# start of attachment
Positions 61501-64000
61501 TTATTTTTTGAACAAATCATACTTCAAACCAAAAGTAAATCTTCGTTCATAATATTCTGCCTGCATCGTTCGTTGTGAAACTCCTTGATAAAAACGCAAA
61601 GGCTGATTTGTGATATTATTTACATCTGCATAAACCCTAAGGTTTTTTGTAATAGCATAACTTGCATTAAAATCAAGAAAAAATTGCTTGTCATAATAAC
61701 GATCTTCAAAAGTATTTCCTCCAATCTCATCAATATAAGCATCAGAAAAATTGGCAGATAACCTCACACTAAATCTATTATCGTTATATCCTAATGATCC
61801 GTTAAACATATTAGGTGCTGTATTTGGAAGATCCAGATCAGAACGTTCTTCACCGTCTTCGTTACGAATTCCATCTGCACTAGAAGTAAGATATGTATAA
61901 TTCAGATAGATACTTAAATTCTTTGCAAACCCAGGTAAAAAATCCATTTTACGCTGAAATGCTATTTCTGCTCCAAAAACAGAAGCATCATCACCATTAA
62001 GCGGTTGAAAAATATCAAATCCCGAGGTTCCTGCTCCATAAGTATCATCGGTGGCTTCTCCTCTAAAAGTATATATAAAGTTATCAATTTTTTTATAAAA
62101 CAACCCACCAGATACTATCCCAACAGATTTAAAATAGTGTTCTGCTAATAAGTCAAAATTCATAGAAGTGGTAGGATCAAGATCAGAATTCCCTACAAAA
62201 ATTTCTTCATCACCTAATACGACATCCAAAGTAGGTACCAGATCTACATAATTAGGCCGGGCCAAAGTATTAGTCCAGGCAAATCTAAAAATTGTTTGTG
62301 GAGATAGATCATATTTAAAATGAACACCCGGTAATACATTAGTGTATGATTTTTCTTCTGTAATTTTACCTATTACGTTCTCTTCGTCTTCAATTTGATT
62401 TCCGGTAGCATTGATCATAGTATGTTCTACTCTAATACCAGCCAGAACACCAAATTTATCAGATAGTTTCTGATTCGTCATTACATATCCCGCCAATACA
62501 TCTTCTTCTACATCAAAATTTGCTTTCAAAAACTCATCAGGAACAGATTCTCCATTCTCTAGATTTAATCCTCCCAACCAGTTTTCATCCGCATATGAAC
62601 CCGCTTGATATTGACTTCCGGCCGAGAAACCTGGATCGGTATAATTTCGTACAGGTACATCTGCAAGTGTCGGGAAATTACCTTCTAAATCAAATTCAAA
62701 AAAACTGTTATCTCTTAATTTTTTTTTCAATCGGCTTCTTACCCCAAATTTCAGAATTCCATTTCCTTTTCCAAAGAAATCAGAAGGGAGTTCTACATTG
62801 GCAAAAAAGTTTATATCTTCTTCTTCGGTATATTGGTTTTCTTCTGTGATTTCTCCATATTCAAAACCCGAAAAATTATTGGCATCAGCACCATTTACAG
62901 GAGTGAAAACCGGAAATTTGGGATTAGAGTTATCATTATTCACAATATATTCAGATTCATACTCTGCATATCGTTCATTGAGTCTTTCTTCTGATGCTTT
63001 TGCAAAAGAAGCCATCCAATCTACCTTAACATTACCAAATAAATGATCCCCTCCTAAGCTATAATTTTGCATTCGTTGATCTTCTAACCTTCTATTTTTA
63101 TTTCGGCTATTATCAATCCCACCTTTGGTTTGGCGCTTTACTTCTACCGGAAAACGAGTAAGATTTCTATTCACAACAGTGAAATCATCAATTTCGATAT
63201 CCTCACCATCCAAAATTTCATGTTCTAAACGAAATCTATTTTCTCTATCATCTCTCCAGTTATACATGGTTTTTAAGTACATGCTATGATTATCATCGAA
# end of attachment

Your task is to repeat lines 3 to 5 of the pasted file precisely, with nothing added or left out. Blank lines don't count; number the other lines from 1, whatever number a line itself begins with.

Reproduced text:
61601 GGCTGATTTGTGATATTATTTACATCTGCATAAACCCTAAGGTTTTTTGTAATAGCATAACTTGCATTAAAATCAAGAAAAAATTGCTTGTCATAATAAC
61701 GATCTTCAAAAGTATTTCCTCCAATCTCATCAATATAAGCATCAGAAAAATTGGCAGATAACCTCACACTAAATCTATTATCGTTATATCCTAATGATCC
61801 GTTAAACATATTAGGTGCTGTATTTGGAAGATCCAGATCAGAACGTTCTTCACCGTCTTCGTTACGAATTCCATCTGCACTAGAAGTAAGATATGTATAA